HIGH POINT, N.C. — Teachers from High Point Central and Ferndale Middle Schools lined up early Wednesday morning along a public sidewalk connecting both schools.
Their goal? Making the community aware that they want legislators to begin state budget negotiations immediately.
"NC public schools still do not have a budget for the school year, a process that is normally done by July," read a press release from the Guilford County Association of Educators (GCAE).
This all comes after a weeks of stalemate between lawmakers and the Governor in passing the long overdue state budget, which includes changes to teacher pay, tax cuts and health care.
In May, the two-year budget bill cleared the House’s budget-writing committee after several hours of debate and dozens of proposed amendments, according to the Associated Press.
Later in September, after Gov. Roy Cooper vetoed the House bill, House Republicans held a vote on a veto override when most Democrats were not in attendance, which caused a lot of controversy and national uproar.
The veto override is still in the House and headed to the Senate. The Republican majority only needs one Democrat to vote with them. That would make the budget become law. Berger has said that the Senate is focused on redistricting at the moment, and he’ll “get to the budget once that’s done.”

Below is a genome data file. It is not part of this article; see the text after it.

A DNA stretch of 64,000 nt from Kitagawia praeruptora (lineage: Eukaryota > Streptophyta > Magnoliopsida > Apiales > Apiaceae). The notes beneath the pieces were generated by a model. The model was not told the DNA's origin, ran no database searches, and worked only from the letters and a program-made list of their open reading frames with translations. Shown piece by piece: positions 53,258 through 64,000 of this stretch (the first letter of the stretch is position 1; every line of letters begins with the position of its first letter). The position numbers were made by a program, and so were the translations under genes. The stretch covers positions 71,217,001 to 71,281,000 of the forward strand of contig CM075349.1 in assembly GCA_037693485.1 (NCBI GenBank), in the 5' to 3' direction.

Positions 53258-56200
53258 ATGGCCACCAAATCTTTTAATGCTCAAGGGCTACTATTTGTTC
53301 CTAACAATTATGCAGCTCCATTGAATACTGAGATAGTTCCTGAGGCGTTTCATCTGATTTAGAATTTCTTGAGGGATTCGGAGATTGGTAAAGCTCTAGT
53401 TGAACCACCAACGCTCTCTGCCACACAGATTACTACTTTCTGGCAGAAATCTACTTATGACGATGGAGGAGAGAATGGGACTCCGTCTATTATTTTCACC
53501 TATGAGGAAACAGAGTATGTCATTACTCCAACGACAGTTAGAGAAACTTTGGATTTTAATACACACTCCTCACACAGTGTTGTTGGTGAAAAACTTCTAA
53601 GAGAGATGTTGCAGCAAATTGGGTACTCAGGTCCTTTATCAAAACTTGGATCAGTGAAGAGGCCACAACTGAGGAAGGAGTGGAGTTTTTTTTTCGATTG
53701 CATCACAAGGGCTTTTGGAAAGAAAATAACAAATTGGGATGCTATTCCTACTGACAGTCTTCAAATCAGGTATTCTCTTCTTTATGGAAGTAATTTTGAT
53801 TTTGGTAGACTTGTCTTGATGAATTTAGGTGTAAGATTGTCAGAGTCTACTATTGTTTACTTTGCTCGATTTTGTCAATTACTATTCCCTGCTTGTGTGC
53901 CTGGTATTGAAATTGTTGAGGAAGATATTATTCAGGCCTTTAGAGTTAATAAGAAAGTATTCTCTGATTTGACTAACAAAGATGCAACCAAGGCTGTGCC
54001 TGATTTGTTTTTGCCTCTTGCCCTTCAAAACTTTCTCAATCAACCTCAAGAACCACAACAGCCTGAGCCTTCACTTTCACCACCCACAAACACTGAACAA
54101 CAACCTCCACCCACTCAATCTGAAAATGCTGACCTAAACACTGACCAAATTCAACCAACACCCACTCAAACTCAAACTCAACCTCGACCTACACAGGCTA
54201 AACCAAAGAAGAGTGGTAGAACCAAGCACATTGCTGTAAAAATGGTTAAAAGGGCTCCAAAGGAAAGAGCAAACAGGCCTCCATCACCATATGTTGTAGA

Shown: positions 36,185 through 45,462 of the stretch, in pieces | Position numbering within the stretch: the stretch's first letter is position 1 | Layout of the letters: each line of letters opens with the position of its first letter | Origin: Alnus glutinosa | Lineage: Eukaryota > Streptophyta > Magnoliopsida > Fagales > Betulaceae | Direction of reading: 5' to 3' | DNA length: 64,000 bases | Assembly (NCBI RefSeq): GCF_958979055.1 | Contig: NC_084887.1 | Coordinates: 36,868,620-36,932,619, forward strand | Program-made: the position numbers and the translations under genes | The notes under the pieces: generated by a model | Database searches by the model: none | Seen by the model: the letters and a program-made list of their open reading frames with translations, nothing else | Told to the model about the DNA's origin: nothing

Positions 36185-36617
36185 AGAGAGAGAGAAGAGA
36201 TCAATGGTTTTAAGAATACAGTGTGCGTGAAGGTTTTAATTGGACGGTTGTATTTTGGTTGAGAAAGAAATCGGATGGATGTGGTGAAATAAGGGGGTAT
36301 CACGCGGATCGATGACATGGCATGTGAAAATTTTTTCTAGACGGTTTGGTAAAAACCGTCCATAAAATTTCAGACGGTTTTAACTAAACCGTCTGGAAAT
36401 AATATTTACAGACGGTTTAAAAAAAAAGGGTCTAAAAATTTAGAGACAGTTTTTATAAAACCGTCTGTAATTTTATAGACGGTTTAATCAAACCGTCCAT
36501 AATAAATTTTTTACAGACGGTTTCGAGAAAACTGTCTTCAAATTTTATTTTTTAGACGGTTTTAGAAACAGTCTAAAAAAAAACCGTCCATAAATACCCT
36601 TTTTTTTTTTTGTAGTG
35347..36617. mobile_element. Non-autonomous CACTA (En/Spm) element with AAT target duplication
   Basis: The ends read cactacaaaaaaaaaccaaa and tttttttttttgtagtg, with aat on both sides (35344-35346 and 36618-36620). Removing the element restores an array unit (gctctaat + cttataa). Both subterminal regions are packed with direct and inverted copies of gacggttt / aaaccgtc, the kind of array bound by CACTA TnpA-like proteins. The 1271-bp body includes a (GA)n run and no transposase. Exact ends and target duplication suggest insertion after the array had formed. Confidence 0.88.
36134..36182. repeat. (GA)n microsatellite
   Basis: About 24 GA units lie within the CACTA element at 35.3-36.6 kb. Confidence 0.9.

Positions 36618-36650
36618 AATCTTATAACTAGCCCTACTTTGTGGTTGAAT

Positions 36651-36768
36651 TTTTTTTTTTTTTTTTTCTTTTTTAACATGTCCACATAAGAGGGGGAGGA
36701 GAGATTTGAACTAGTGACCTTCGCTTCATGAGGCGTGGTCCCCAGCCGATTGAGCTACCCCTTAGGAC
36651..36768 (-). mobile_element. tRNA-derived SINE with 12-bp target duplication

Governor Cooper's spokesman Ford Porter shared the following statement on Senate Republicans' Budget Obstruction:
“The only threat we see is the Republican leadership’s threat to our democracy. What we heard today was more empty excuses for the refusal to give teachers a meaningful raise or close the health coverage gap for 500,000 North Carolinians. The Governor has offered a reasonable compromise and North Carolinians deserve better than Republican obstruction and excuses.”
Over the phone, Sen. Gladys Robinson said, “competitive teacher pay is critical” and that everyone should “support the teachers’ protest.”
We've reached out to Senators Phil Berger and Rick Gunn for comment, and are still waiting for their response.
The GCAE says public school funding in North Carolina is still less than it was a decade ago, and funding for classroom materials is still 42% below what it was 10 years ago.